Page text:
Summer is the known time for increased humidity, but the truth is that too much humidity can be a problem regardless of the season. A home with high humidity levels will exhibit problems with excess condensation on windows, wet spots or stains on walls and ceilings, musty smells, and mold in bathrooms and other high-moisture areas. High humidity is the leading cause of mold and mildew growth in a home, causing health concerns such as increased asthma and allergy problems.
A home with too much humidity combined with high temperatures can lead to heat stroke, especially for those with heart problems. The structure of your home can become compromised by too much humidity. It will begin to rot, and pests will become a nuisance if you live in the South.
HVAC FAQ: Different Types of Whole-House Humidifiers
A whole-home or whole-house humidifier is an ideal solution for keeping moisture levels within your home balanced. When there is too little moisture in the air, the humidifier works to add humidity, bringing your home up to the correct humidity level. Whole-house humidifiers treat the entire home, using your ducts to distribute treated air back to your living areas, working with your heating system to keep your home comfortable.
Here are the different types of whole-house humidifiers:
Bypass Humidifiersadd moisture to the warm air from a furnace. These whole house humidifiersdraw warm air from the home’s heat ducts and pass it through a water panel. The air absorbs moisture which is delivered back into the air stream then into your home. Bypass humidifiers can be installed on either the Supply or Return plenum of a forced air handling system. For those who don’t have a floor drain, there is a Drainless Bypass Humidifier available. These drainless styles recirculate their own water, minimizing water usage.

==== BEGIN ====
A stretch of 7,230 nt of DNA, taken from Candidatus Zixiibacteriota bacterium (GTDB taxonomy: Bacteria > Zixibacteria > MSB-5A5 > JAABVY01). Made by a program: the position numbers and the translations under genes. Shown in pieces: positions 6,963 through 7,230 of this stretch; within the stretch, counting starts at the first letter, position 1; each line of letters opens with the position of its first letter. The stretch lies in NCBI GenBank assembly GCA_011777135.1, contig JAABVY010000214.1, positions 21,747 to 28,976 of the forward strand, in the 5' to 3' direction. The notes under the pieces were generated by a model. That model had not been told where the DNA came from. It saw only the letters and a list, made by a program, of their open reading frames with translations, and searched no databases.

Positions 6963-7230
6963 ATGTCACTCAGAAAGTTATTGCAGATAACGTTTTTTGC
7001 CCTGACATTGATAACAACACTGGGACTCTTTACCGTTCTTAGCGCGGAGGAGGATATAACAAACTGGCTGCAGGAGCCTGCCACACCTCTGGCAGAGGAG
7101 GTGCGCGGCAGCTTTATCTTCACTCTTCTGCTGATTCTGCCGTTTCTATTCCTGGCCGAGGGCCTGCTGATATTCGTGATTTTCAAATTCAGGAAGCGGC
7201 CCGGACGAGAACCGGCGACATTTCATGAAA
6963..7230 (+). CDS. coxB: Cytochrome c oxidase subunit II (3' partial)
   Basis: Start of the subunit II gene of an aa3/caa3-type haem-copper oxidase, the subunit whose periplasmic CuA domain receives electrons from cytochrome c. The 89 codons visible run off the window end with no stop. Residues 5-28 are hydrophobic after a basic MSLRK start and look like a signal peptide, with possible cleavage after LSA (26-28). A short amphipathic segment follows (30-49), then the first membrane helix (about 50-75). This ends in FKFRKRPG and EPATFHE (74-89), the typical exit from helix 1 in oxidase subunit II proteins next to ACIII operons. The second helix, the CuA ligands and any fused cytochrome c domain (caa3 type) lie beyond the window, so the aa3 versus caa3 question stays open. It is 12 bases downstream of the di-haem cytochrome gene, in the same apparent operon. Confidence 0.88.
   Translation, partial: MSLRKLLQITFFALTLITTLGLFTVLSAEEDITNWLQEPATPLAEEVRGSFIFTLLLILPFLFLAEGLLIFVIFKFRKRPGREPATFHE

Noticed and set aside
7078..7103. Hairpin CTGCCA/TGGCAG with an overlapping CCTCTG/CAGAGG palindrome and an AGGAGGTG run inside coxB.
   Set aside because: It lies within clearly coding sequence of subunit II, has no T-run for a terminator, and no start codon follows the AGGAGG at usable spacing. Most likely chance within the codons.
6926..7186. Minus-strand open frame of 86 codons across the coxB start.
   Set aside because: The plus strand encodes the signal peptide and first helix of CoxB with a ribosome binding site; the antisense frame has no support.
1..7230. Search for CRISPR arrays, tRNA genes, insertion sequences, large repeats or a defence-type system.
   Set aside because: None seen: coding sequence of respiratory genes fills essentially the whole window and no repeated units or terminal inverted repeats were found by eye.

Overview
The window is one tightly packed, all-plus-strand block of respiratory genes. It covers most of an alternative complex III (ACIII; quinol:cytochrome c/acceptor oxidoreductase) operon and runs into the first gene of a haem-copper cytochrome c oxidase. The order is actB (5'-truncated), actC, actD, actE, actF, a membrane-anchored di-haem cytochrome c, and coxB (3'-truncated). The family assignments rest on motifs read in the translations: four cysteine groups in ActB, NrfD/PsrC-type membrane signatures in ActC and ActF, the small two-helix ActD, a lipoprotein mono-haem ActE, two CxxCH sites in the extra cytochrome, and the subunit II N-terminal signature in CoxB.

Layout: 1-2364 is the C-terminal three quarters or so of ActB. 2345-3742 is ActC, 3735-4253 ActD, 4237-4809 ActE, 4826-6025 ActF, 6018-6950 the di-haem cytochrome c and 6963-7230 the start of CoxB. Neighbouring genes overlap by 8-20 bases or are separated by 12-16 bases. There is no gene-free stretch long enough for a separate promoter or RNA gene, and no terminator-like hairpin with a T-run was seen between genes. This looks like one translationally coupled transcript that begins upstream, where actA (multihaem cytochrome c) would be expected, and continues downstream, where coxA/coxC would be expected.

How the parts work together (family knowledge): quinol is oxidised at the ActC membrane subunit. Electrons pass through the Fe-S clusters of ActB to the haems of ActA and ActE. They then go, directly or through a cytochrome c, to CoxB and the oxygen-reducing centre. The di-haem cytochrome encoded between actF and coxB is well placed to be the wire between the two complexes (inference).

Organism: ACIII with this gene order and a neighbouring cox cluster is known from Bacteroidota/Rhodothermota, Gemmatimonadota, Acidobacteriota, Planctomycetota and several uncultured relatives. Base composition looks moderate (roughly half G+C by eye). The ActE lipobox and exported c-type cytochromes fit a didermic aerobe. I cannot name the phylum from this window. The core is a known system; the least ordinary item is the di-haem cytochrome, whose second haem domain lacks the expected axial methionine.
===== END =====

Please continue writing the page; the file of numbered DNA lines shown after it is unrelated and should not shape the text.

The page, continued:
Fan-Powered Humidifierswork the same way as a bypass humidifier, but include a fan that blows air across the internal pad (water panel) for increased water evaporation. Power humidifiers can generally produce a gallon more of humidity each day compared to the bypass humidifier. The electricity required for the internal fan equals that of a 25-watt light bulb. Powered flow-through systems don’t require a bypass duct, therefore they can be installed in smaller spaces. Power whole house humidifiers are perfect for homes built on slabs or with HVAC systems in a closet.
Steam Humidifiersadd humidity to the air by heating water electrically until it boils to create humidity in the form of steam even if the furnace isn’t on. The steam is picked up by the system blower then pushed throughout the home vents. Steam humidifiers offer the fastest and most efficient method of increasing and maintaining the appropriate and comfortable level of humidity in your home. Additionally, steam whole house humidifiers deliver a pure and best natural form of humidity that’s introduced through your entire home. Steam humidifiers will run moisture as needed, regardless your current heating or air conditioning situation.
HVAC FAQ: Why Install a Humidifier with My Home Furnace?